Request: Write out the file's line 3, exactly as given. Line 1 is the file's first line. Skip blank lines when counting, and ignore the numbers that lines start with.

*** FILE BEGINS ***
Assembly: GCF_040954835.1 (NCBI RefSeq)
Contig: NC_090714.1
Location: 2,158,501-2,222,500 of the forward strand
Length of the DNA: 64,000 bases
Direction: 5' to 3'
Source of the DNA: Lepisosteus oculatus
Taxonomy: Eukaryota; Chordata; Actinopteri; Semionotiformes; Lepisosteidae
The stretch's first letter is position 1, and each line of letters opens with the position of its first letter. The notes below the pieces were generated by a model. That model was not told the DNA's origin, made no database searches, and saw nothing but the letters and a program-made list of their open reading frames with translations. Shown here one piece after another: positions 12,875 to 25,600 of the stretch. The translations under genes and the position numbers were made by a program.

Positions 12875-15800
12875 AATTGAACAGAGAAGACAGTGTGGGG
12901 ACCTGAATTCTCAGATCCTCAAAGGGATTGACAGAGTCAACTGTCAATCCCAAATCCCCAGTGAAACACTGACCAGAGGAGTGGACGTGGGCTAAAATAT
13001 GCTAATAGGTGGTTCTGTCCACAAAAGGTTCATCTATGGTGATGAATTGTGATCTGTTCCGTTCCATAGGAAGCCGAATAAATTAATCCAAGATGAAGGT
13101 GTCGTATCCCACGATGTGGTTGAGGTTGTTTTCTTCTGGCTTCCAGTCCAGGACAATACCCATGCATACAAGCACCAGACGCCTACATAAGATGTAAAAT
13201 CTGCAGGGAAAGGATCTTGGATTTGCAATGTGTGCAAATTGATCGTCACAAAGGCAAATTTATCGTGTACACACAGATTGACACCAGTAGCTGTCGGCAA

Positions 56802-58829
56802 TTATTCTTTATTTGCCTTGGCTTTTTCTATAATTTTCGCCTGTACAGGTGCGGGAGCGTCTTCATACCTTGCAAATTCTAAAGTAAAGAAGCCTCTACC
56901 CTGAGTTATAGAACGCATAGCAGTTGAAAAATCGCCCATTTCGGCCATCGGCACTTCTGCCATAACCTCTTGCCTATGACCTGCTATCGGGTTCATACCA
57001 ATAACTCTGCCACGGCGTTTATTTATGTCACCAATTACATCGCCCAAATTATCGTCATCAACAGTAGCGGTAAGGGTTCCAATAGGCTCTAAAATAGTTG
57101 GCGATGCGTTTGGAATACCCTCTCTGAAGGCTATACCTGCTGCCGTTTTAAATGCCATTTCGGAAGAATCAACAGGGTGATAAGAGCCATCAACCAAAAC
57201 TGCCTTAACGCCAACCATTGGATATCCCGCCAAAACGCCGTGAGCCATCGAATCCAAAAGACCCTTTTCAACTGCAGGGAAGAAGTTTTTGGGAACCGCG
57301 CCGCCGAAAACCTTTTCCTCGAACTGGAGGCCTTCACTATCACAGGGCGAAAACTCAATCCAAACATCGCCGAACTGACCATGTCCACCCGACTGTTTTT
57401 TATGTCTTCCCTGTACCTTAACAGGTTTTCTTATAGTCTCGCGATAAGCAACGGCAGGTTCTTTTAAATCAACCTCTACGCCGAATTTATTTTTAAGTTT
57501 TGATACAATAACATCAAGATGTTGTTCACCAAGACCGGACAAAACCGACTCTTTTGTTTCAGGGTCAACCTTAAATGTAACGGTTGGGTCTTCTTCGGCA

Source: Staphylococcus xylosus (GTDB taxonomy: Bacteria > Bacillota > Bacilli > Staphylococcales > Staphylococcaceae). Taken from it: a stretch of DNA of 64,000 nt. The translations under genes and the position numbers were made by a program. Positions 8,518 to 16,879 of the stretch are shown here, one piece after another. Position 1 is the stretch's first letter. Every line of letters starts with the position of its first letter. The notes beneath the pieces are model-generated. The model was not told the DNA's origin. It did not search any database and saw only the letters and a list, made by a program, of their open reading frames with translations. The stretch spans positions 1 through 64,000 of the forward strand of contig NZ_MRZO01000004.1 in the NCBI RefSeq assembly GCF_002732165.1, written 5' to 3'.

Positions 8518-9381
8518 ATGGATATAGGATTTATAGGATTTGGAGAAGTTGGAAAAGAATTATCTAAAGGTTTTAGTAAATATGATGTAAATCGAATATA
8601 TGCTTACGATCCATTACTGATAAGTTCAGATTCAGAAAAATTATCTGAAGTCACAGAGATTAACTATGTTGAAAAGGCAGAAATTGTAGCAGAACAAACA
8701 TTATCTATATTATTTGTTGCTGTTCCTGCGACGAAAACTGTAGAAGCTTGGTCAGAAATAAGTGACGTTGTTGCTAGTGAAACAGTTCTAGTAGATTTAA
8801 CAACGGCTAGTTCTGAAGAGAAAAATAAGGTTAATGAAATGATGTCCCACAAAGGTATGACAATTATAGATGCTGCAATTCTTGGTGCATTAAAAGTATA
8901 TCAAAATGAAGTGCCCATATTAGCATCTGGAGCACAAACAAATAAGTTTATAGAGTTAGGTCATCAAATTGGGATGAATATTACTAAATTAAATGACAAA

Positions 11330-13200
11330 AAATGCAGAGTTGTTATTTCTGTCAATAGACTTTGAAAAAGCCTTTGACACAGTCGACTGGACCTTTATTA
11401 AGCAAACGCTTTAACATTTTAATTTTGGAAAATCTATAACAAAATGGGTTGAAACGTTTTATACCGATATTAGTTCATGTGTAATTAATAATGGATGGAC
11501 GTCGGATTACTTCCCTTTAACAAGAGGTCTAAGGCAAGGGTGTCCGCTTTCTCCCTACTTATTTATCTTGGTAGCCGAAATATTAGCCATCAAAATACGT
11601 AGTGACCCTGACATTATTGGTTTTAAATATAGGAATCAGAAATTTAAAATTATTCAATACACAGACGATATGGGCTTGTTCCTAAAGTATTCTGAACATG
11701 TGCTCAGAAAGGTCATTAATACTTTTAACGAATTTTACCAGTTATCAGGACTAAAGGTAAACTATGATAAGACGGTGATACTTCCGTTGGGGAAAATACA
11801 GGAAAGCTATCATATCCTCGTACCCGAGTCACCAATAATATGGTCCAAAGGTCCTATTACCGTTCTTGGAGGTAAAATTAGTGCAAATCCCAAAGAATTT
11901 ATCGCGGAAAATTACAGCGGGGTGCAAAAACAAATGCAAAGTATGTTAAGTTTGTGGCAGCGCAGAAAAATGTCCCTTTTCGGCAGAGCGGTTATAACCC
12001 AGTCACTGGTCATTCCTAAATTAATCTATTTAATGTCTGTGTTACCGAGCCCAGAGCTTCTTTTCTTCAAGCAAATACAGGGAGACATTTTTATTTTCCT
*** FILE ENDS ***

Location: 2,158,501-2,222,500 of the forward strand